6 thoughts on “Brick shortages come and go. Planning restrictions are the real obstacle to house building”

  1. Posted 13/08/2014 at 16:08 | Permalink

    Kristian,

    I have said it before – we use land inefficiently when it comes to housing. Contrary to your assertion about planning policies, there are major – and I mean huge – developments on formerly green belt land all around the modest size town where I live in the South East. The gap between my town and the next has almost disappeared. These were forced on the area by central government and the council has had to plan accordingly. But you know what – these developments are overwhelmingly of low rise two-story small houses. There is barely a flat and barely a building over two (or occasionally three) storeys. We could accommodate many more families in less area were developers allowed or required or incentivised (via a land value tax) to build three or four storey terraced houses, or houses with basements, or four or 5 storey flats.

  2. Posted 14/08/2014 at 11:10 | Permalink

    Urban sprawl and small new homes are both the symptoms of capitalised land rent. We wouldn’t need planning regulations if “Regulation Tax” (State(all of us) created value), was used to pay for the services share, instead of being privatised. Thus necessitating taxes on work and enterprise. A huge double whammy. I don’t agree that planning constraints are responsible for housing affordability issues. But, for arguments sake, lets not quibble about that. Instead, let’s ask a simple question. One which Glaeser, Cheshire, Hilber etc fail to ask, let alone address. What happens to a) affordability b) land use efficiency c) NIMBYISM d) planning e) net welfare f) economic growth, if “Regulation Tax” is no longer privatised? I’m genuinely puzzled why anyone wants to blame State regulation for our ills, before asking this question first. Perhaps you’d like to break the mold Kristian and give it a go?

  3. Posted 14/08/2014 at 11:52 | Permalink

    “There is a consensus in the empirical literature that ultimately house prices are determined by land use policies: Places that release enough land for development experience stable house prices, places that unduly restrict land for development experience property price inflation (for a review of the literature, see pp. 74-80). It really is as simple as that.”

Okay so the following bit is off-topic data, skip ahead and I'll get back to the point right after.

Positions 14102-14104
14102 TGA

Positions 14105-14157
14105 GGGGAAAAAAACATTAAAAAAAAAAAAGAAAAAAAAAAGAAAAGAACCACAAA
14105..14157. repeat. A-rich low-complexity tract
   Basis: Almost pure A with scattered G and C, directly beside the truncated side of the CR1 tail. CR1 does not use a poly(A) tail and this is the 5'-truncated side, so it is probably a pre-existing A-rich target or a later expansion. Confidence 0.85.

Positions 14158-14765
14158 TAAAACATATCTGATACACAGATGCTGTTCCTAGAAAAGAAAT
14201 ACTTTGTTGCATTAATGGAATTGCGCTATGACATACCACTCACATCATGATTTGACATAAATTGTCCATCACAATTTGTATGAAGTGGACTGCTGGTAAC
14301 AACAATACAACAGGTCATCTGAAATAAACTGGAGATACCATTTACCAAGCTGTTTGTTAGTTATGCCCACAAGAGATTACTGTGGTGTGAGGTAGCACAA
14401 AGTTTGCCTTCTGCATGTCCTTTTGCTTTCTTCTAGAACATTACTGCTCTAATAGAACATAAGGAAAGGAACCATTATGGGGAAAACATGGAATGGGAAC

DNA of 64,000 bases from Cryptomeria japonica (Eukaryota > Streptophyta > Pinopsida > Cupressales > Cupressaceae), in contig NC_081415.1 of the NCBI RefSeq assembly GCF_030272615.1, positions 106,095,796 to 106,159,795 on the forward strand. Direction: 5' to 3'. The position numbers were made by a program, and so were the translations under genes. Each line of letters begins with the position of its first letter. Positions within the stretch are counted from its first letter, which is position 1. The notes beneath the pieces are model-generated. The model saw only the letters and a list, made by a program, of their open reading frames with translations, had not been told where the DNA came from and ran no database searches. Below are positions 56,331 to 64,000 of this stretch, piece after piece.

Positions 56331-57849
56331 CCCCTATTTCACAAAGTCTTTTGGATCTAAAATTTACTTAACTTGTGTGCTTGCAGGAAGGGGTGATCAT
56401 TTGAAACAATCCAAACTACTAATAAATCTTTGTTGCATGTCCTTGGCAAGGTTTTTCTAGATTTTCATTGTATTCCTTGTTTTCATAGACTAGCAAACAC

I know I said, I wasn’t going to quibble, but it isn’t a “simple as that”, because the authors of said literature start off with a premise and then fabricate a narrative to fit. All of which can be easily refuted by correlating wages, taxes, coastal locations, natural supply restrictions etc. And there is also are welfare and economic gains from planning constraints that needs to taken into account too. At least Hilber fesses up and says why he isn’t necessarily recommending relaxing planning. But, as I said above, it’s pointless even arguing about this. Let us instead start off with the premise, land rents are State(all of us) created value. Something we all agree on. What problems occur when this value is privatised(state subsidy/monopoly income), and what happens when it is not? Free-marketeers should want to answer this question first, and move on from that. Baffling why they don’t.

  4. Posted 18/08/2014 at 11:13 | Permalink

    @HJ – Yes, quite, we are using land inefficiently. I suppose compact settlements make sense in a lot of circumstances, not least when in places like London, it is already a nuisance that everything is lightyears away from everything.
    However, most of the time, I hear the precise opposite criticism. The conventional complaint I hear goes something like: ‘I’m not against all development per se, but I wish the developers would stop squeezing so much into small patches of land. If they built a few nice, spacious, custom-built family homes, our community would be more relaxed about development.’
    Personally, I’m agnostic on these matters. Development should be demand-driven, it should be determined by what people want, not what some economist thinks they should want. I don’t care if people want to live in high-rise flats or in detached homes with gardens, I want the planning system to get out of the way, so that the industry can provide whatever it is that people demand.

  5. Posted 21/08/2014 at 11:39 | Permalink

    Kris – why wouldn’t developers build upwards if they could? They could build a lot more property – much of it more spacious than at present – in a given area if they did, and therefore make a lot more money for the same investment in land. Spreading low-rise housing out creates more congestion, inconvenience and pollution as people have to travel further for facilities. A removal of most height restrictions and a land value tax would make sense.

  6. Posted 22/08/2014 at 12:47 | Permalink

    HJ, yes, I think so too. Just saying, whenever I write anything on the subject, within minutes I get people in the comments section whining about high-rise/high-density development.

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